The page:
An agreed expansion of the Scout Moor wind farm remains in limbo, after government bosses confirmed they could still overturn the decision.
Rossendale council’s development control committee voted in favour to approve the plans to expand the wind farm from 26 to 42 turbines, back in September, despite fierce opposition from campaigners.
But the Department for Communities and Local Government (DCLG) has issued a ‘holding direction’ to allow more time to consider whether to ‘call in’ the decision for government review rather than letting the local authority decide.
Rossendale MP Jake Berry and Bury North MP David Nuttall have both hosted petitions against the Scout Moor expansion containing in excess of 1,300 signatures.
Joint venture developers Peel Energy and United Utilities have admitted they are frustrated by delays and claimed that there has been “political interference” in local decision making.
Meanwhile, a report by Rossendale council suggests that if the decision is overturned it could lead to a “catastrophic” six-figure funding gap for the council.
Jon England, who is development director for Peel Energy and of the scheme, told the Free Press that the DCLG asked Rossendale council not to issue a final ‘decision notice’ on the application to allow it to consider whether the Secretary of State will call in the application.
He said: “The DCLG has issued a holding direction to the council and that remains in place. We still await to hear whether the decision will be handed back or whether the Secretary of State will call it in.
“There aren’t timeframes associated with it. In recent years politics have changed and it’s become the norm for government. It’s quite clear there’s been political interference in the planning system, particularly with onshore wind.
“It’s very frustrating and we are waiting – just as the council are. This is a project that actually had a very low level of objection. If the government are to leave decision making in local hands then it would strike me that this is the perfect candidate to allow Rossendale council to make the decision.”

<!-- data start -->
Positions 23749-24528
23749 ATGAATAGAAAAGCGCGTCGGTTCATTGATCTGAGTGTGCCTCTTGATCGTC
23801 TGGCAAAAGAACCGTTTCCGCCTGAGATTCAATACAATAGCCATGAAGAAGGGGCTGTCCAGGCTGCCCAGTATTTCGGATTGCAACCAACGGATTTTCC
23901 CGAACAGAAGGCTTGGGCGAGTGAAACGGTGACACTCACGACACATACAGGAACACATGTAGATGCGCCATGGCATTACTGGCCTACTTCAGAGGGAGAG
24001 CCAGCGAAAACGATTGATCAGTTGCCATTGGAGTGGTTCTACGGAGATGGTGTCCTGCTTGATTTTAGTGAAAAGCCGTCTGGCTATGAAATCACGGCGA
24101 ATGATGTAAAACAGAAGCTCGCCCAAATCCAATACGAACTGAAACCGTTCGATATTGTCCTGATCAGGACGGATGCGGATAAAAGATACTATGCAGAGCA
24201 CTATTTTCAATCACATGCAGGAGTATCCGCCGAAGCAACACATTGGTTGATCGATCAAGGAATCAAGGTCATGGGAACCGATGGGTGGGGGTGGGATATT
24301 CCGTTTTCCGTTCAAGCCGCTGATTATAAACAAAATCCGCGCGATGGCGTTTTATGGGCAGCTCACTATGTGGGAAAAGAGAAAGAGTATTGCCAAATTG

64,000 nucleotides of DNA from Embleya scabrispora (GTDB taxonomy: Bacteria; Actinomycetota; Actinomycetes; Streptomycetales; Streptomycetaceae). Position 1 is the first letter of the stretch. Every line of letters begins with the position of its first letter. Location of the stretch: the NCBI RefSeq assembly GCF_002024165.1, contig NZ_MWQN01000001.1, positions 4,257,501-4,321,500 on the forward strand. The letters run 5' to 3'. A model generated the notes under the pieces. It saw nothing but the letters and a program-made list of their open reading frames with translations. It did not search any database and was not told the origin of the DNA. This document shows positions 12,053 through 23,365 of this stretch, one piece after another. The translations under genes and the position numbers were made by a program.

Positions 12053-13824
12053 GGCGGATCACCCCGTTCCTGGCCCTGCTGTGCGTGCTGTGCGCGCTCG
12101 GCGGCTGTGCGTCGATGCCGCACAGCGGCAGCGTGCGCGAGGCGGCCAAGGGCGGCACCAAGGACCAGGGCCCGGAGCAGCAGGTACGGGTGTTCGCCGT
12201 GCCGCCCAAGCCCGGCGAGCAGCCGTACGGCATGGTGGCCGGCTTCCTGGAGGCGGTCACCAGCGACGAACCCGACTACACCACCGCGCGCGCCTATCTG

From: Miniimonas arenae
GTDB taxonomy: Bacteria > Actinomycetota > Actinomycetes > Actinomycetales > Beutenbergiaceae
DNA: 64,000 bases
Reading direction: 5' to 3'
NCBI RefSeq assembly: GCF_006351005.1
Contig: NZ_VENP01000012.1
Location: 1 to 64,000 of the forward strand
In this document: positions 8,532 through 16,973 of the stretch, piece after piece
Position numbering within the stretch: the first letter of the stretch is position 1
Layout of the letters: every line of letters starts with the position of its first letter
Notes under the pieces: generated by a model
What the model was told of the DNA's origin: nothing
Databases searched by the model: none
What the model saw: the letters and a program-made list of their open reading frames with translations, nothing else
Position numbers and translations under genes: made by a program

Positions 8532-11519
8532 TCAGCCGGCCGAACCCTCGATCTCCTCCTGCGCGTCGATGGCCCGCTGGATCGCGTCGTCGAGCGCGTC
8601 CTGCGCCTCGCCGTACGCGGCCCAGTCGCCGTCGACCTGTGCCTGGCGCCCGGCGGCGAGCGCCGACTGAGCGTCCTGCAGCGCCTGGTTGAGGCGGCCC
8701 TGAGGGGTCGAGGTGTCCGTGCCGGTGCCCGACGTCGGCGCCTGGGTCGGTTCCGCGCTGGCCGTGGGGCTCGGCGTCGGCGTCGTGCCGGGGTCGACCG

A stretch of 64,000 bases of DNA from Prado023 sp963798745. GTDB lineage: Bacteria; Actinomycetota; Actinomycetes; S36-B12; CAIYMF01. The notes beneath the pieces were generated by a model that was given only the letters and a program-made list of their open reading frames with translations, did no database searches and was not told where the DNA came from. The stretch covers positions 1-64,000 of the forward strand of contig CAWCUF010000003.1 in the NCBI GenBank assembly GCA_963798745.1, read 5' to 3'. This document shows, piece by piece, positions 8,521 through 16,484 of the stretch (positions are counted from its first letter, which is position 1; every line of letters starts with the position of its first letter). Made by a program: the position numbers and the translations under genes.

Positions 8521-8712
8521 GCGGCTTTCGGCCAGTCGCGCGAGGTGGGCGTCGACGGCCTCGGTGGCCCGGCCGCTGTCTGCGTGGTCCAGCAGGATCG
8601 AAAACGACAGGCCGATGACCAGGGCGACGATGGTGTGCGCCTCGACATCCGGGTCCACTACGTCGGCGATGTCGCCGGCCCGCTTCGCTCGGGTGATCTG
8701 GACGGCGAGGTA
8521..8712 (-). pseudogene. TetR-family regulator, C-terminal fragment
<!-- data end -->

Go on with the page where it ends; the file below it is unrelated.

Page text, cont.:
In a financial monitoring report presented to Rossendale council’s cabinet, an update was issued suggesting ways the council could close its forecast funding gap in four years’ time.
One of the suggestions was securing the income from wind farms, which is forecast at £690,000 annually.
The report stated: “The intervention of the Secretary of State puts this anticipated revenue stream at risk. The impact for the council given the values at stake would be catastrophic as defined in the council’s risk strategy.”
In a report to council last December, council officer Adrian Smith explained how ‘fundamental’ the scheme was to Rossendale.
He said: “Under the new arrangement for local government financing, 100 per cent of business rates raised from renewable energy schemes are retained by the local billing authority.
“This income stream will be fundamental to achieving the council’s Medium Term Financial Strategy and the goal of eliminating its future forecast annual budget deficit.”
A spokesman for Rossendale council said: “A holding direction is simply a power the government has via the relevant planning legislation to instruct the council to not issue a decision on the planning application it has considered until the Secretary of State has decided whether he wishes to call in the application.
“Call in means the application is dealt via a public inquiry before a Planning Inspector who will make a recommendation which the Secretary of State will then consider before making a final decision.
“The consequences of not having this income stream is therefore to increase our annual budget deficit by £600,000 per annum.”
A Department for Communities and Local Government spokesman confirmed: “We are currently considering whether to call in this case, having received requests to intervene.
“A decision will be issued in due course.”
|Wind Watch relies entirely
on User Funding